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International Journal of Morphology

versión On-line ISSN 0717-9502

Int. J. Morphol. vol.32 no.2 Temuco jun. 2014

http://dx.doi.org/10.4067/S0717-95022014000200013 

Int. J. Morphol., 32(2):455-460, 2014.

 

The Common Fibular Nerve (and its Branches) in Fetuses

 

El Nervio Fibular Comun (y sus Ramos) en Fetos

 

D. Chetty*; P. Pillay*; L. Lazarus* & K. S. Satyapal*

*Department of Clinical Anatomy, School of Laboratory Medicine and Medical Sciences, College of Health Sciences, Westville Campus, University of KwaZulu-Natal, South Africa.

Correspondence to:


SUMMARY: The common fibular nerve (CFN), is a branch of the sciatic nerve (SN) that exits the popliteal fossa and is located at the tuberculum of the fibula. At the tuberculum of the fibula, the CFN bifurcates into deep (DFN) and superficial (SFN) fibular nerves. Forty fetuses were micro-dissected to (i) describe the course of the CFN in relation to the tuberculum and neck of the fibula in fetuses; (ii) describe the branches, distribution and relation of the DFN and SFN to muscles within the anterolateral compartment of the leg. The CFN, DFN and SFN were present in all specimens dissected; the CFN measured a mean length (mm) of 16.03 and 16.69 on the right and left sides respectively. Bifurcation of the CFN related to the tuberculum of fibula (right; left) - above 20/80 (25%); 14/80 (17.5%); below 6/80 (7.5%); 10/80 (12.5%) and at the tuberculum 54/80 (67.5%); 56/80 (70%). The DFN bifurcated into medial and lateral branches in 68/80 (85%) and 54/80 (67.5%) on the right and left sides, respectively. The SFN bifurcated into a medial branch in 78/80 (97.5%) and 76/80 (95%) on right and left sides, respectively and a lateral branch in 78/80 (97.5%) and 76/80 (95%) on right and left sides, respectively. The course and distribution of the CFN, DFN and SFN were consistent with the literature reviewed and descriptions found in standard anatomical textbooks. However, our findings show that the DFN has a variable number of branching patterns, which is unique to this fetal study and an intermediate branch of the SFN which was recorded in 3/80 cases.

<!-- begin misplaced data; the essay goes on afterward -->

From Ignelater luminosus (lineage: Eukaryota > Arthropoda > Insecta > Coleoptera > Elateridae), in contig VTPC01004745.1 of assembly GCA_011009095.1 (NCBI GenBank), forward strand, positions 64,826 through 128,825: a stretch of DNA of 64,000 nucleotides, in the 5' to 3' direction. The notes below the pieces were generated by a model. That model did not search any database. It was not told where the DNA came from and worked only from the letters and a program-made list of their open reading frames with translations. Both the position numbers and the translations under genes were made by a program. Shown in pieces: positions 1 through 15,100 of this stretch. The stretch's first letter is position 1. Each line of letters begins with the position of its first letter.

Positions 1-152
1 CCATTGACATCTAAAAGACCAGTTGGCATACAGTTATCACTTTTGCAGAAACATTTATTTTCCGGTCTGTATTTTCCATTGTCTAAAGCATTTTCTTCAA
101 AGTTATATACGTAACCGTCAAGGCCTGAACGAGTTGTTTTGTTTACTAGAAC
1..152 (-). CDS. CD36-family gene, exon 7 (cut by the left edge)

KEY WORDS: Common fibular nerve; Deep fibular nerve; Superficial fibular nerve.


RESUMEN: El nervio fibular común (NFC), es un ramo del nervio isquiático (NI) que sale de la fosa poplítea y se ubica a nivel de la cabeza de la fíbula. A ese nivel, el NFC se bifurca en los nervios fibular profundo (NFP) y superficial (NFS). Cuarenta fetos fueron micro disecados para (i) describir el curso del NFC en relación con la cabeza y cuello de la fíbula en fetos; (ii) describir los ramos, distribución y relación del NFP y NFS con los músculos dentro del compartimento anterolateral de la pierna. El NFC, NFP y NFS estuvieron presentes en todos los especímenes disecados; el NFC presentó una longitud promedio de 16,03 y 16,69 (mm) en el lado derecho e izquierdo, respectivamente. La bifurcación del NFC se relacionó con la cabeza de la fíbula del lado derecho e izquierdo: por encima en 25% y 17,5%; por debajo 7,5% y 12,5 % y a nivel de la cabeza en 67,5 % y 70%. El NFP se bifurcó en ramos medial y lateral en un 85% en el lado derecho y 67,5% en el izquierdo. El NFS se bifurcó en una ramo medial en el 97,5% y 95% en los lados derecho e izquierdo, respectivamente, y un ramo lateral en el 97,5% y 95% del lados derecho e izquierdo, respectivamente. El curso y distribución del NFC, NFP y NFS coincidieron con la literatura revisada y textos de anatómia normal. Sin embargo, observamos que el NFP tiene un número variable de patrones de ramificación, único para este estudio fetal y un ramo intermedio del NFS que fue visto en 3/80 casos.

PALABRAS CLAVE: Nervio fibular común; Nervio fibular profundo; Nervio fibular superficial.


 

INTRODUCCIÓN

The common fibular nerve (CFN) is a branch of the sciatic nerve (SN) that arises from the lumbosacral plexus (Standring et al., 2008). As the SN approaches the popliteal region it divides into a large tibial and smaller CFN that innervates the muscles of the lower limb. The tibial nerve (L4, L5, S1, S2, S3) passes deep to the soleus muscle innervating the musculature of the posterior compartment of the leg. The CFN (L4, L5, S1, S2) passes along the tuberculum of the fibula, dividing at the level of deep head of peroneus longus into a deep fibular nerve (DFN) and superficial fibular nerve (SFN).